I went through a divorce which was finalised about six years ago. My former wife and I had owned the matrimonial home equally but, as part of the divorce process, I transferred part of my interest in it to her. I retain a one third share in the property which is unlikely to be sold for many years as it provides a home for her and the children.I had to move out and have been living in rented accommodation. I am now buying a small flat as my only residence, but have been told that I must pay the 3% surcharge as I retain an interest in the former matrimonial home worth more than £40,000. Is the surcharge due?
|Answer for purchases completing before the Autumn Budget of 22 November 2017|
Although the examples given in the HMRC guidance for ‘replacement of only or main residence’ exception all refer to a sale of the whole of the previous house, the legislation refers to disposing of a “major interest” in it which HMRC says includes a share in a property. This is one area where the interpretation of the rules is unclear. As you have disposed of a share in the property, then you should be able to take advantage of the replacement of only or main residence exception so the 3% surcharge does not apply to your purchase.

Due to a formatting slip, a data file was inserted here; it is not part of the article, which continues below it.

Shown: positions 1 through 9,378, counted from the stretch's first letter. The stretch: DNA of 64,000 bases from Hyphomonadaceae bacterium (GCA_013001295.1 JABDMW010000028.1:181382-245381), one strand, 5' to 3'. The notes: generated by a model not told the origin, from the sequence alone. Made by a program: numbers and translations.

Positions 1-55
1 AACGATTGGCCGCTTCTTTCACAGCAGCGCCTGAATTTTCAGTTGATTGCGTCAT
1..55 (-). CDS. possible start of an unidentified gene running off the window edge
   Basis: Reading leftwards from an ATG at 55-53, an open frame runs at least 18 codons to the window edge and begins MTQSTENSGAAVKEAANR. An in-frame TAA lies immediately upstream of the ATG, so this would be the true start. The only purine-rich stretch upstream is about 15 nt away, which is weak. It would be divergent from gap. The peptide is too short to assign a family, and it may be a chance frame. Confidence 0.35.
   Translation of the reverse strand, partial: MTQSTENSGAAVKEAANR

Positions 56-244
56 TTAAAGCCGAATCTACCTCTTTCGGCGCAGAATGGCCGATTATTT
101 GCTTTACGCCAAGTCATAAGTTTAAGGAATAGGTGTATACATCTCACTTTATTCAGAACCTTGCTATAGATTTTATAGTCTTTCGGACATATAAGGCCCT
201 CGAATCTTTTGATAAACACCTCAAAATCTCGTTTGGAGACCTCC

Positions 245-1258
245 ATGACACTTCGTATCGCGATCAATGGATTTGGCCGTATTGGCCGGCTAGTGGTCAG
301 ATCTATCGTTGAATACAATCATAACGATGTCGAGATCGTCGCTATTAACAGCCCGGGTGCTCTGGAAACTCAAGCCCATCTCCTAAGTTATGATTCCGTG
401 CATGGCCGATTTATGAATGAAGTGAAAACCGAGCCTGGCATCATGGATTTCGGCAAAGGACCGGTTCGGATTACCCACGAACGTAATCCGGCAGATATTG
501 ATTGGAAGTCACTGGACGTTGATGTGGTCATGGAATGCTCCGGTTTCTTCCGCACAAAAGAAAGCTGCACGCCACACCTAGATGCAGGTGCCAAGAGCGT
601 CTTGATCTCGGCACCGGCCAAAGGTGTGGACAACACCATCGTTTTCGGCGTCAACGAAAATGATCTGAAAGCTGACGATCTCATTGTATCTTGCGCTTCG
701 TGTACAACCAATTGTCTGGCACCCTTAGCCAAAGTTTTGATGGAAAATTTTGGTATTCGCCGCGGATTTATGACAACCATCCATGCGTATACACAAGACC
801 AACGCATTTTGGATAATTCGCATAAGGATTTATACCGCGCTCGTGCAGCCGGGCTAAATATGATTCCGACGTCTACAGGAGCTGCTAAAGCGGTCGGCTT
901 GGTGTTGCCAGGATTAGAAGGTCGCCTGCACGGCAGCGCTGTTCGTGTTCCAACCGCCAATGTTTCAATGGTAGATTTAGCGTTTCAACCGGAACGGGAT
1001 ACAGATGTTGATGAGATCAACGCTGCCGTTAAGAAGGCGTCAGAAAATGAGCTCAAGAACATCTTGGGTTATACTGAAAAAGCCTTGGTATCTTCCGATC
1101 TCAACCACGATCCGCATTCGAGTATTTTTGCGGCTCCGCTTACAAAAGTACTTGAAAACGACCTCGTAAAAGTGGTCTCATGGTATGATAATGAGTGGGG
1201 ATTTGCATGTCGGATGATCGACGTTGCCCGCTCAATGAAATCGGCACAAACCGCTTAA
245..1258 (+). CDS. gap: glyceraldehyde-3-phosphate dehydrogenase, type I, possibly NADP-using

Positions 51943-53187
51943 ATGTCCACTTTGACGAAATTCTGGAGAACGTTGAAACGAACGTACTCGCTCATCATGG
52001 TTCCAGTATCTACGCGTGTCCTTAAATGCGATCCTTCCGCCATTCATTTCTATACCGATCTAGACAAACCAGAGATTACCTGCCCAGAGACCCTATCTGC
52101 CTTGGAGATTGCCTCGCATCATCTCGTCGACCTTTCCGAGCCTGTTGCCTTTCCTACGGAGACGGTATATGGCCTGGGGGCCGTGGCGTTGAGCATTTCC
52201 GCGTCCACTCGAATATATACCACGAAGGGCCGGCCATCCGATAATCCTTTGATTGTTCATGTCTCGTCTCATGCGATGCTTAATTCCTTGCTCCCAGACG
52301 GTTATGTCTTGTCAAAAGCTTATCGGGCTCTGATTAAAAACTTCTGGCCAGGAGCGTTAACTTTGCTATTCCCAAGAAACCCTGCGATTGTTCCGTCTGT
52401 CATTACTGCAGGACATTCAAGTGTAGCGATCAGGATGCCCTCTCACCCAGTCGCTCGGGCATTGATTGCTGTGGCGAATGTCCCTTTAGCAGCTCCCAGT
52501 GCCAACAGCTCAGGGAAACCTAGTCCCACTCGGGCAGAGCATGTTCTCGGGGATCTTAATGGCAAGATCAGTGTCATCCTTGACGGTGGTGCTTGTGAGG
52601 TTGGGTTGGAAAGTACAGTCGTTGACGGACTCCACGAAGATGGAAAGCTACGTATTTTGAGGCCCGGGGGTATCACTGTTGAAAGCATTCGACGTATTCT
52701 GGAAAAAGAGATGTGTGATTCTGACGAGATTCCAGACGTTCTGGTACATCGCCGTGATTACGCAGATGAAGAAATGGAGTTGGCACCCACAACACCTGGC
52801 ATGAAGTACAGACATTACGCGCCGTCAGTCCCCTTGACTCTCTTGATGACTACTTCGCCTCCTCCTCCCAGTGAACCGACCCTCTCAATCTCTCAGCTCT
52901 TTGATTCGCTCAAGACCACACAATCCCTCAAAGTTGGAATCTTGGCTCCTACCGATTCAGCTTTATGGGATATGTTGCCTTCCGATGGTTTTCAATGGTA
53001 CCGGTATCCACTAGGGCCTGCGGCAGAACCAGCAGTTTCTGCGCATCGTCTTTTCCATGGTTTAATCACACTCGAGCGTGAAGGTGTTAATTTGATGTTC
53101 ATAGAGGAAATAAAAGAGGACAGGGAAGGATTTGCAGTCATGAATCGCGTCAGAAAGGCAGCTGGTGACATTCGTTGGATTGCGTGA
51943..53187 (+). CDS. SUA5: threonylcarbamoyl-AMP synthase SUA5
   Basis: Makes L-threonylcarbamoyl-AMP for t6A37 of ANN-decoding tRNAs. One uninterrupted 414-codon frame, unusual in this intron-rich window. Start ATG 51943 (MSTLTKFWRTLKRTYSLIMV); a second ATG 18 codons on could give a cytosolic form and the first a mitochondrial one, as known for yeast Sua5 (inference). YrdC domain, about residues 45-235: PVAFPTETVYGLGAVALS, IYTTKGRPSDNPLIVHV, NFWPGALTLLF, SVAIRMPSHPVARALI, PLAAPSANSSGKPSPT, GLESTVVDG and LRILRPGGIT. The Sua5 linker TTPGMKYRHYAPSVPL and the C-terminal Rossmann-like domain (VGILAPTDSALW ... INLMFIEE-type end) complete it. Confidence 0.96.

HMRC were concerned as to “abuse” of those rules however and made changes for purchases completing from 22 November 2017. It may be hard to persuade them even for purchases before 22 November 2017 that a disposal of part only of interest in a property is enough to operate the replacement exception. The legislation was eventually further changed by the 29 October 2018 Budget to confirm that an undivided share is a major interest. But that was only for purchases completing after that date.
|Answer for purchases completing on or after the Autumn Budget of 22 November 2017|
Changes made to the conditions for the replacement exception for purchases completing on or after 22 November 2017 mean that it is not enough to dispose of part of one’s interest in the old home. To get within the exception now the whole of one’s interest in the previous residence needs to be disposed of. In this case you have disposed of part only of your interest in the former matrimonial home, retaining a share worth £40,000 or more.
But another change made by the Autumn Budget of 22 November 2017 might save you from the surcharge. This provides for a property interest not to “count against” you for surcharge purposes if a “property adjustment order” in divorce proceedings has been made for the benefit of another person (such as your ex-wife or a child) and that other person lives in the property, but you do not. This might well apply to you, but you will need to check whether such an order was made in your case.
This article is intended for general information purposes only and does not constitute legal or professional advice. Advice should be sought before proceeding with any transaction.